When Sergio Marchionne chose Chrysler factory in Toluca, Mexico, to produce the small 500 for the return of the brand to American market, he was not only thinking of labor costs. Certainly Mexico is a good place to produce small cars due to less expensive labor costs that allows car makers to have more profits per car produced (normally small cars have less profit). With less production costs then it would be easier to positionate the Cinquecento in the complicated American market, as the small Italian with interesting prices. Mexico is part of NAFTA, North America’s Free Trade Agreement, with the US and Canada, and therefore all products produced within these 3 countries can be exported to their partners without paying import taxes. But besides America and Canada, Marchionne’s mind was also heading to the south. Latinamerican market has become in one of world’s most dynamic, as it has not been affected by financial crisis of last 3 years, and sales continue to grow due to good economic moment and excellent perspectives for the coming years. Brazil, Argentina, Colombia, Chile and Peru are some good examples of amazing growth of car sales. In 2011 the whole region sold 6.466.328 units (included Mexico, Central America and the Caribbean), up 7% compared to 2010, which means that 12.3 new cars were sold per 1000 inhabitants, still far from developed countries (USA, 40.7 and EU, 36.2). Nevertheless all car makers are investing in the region for coming years as a big part of the population will buy its first car.
Fiat-Chrysler has an important presence in this region. They have factories in Brazil, Argentina, Venezuela and Mexico and they sell everywhere. And Mexico has become an interesting production pole because of its economic agreements with other Latinamerican countries. It is while Chile and Peru the country with more free trade agreements signed. But unlike Chile and Peru, Mexico is a big car producer. In the region it has free trade agreements with MERCOSUR (Brazil, Argentina, Uruguay and Paraguay), Colombia and Chile, and it means they can export their cars paying zero taxes. It allows Fiat-Chrysler to export its Mexican cars to those countries with very competitive prices. One of the latest cars to make useful of this advantage is the Fiat 500. Marchionne was also thinking of this great opportunity because Mexico is the only country that can sell everywhere in the Americas with vert high quality standards and very competitive prices. That is why the Cinquecento is now grabing Brazil, Argentina and Colombia after the bad results that had the European version sold with vert high prices. Now Brazilians can buy it stating at US$19.700, while the car is available in Argentina starting at US$17.600, and US$20.000 in Colombia. In all markets is available with 1.4 8v 85hp or 1.4 16v 105hp. This good price can be seen in total sales. In the first 4 months of 2012, 6.764 units have been delivered to Brazil and 1.135 to Argentina. Eventhough are not big numbers as they are in Italy or in the US, the results of the small Fiat must be analyzed carefully from other point of view.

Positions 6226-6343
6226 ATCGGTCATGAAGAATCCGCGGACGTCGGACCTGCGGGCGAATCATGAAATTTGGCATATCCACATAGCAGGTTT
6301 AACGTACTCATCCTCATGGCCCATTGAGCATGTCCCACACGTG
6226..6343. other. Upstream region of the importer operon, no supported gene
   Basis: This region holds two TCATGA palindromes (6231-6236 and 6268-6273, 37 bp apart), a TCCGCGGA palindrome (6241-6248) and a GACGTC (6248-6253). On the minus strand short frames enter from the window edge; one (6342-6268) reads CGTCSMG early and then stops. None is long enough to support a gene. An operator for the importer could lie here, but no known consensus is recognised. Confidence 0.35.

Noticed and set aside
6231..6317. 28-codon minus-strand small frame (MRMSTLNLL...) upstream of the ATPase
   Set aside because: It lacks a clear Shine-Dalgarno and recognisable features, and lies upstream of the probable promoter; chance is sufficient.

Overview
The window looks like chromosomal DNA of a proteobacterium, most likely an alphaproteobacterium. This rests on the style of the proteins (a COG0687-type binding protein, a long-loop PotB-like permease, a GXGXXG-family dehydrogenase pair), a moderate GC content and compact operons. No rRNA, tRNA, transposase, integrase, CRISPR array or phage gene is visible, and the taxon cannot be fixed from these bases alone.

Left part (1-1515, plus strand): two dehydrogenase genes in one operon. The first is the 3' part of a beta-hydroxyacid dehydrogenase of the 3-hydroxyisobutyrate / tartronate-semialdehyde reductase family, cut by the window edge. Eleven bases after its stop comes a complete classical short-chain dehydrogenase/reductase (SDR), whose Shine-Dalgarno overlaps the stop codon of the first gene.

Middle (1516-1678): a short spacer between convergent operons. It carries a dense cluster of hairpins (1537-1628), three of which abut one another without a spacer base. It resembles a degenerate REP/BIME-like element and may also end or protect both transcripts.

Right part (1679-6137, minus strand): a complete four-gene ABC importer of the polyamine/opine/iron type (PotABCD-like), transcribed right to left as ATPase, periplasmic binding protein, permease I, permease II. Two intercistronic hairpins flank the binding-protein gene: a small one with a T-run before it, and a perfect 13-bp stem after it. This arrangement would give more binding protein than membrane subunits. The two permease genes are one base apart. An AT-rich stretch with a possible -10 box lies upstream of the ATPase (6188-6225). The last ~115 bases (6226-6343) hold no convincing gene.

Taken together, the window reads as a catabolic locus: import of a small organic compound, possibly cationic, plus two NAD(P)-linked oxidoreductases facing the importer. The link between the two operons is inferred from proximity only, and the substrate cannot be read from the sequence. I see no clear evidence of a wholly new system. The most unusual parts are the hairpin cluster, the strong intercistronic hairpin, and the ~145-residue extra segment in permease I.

First of all, Latinamerican market is mostly composed of small and economic cars. The 500 is small but has never been a cheap car, not even in Europe. In Latinamerica this car is positionated as the cheaper competitor of Mini Cooper. It means it is sold as a mini exclusive car. This kind of clients are not really abundant. Secondly, Fiat’s image outside MERCOSUR countries is really bad. That is why selling a Fiat in Colombia, Chile or Peru can become a hard task to accomplish (in 2011 Fiat-Chrysler’s market share was 3.8% in Chile and 1% in Colombia, most of it thanks to Dodge models). And finally, the results obtained by the Mexican model must be compared to the Polish one. One year ago, the European version was not even in the top 100 best selling cars in Brazil, Argentina or Colombia. Year to date results show that Fiat 500 occupies place number 35 among best selling cars in Brazil (# 103 in 2011), and number 56 in Argetina (# 122 in 2011). In Colombia there is no official data but it has been known that the small Cinquino has been a success thanks to its low prices. Though there is not data for sales by model, the arrival of Cinquecento in Mexico has allowed Fiat brand to increase its sales up 112% in Jan-Apr/12. It all means that slowly the Fiat 500 is grabbing Latinamerican buyers as it has done in the other markets where it has been introduced.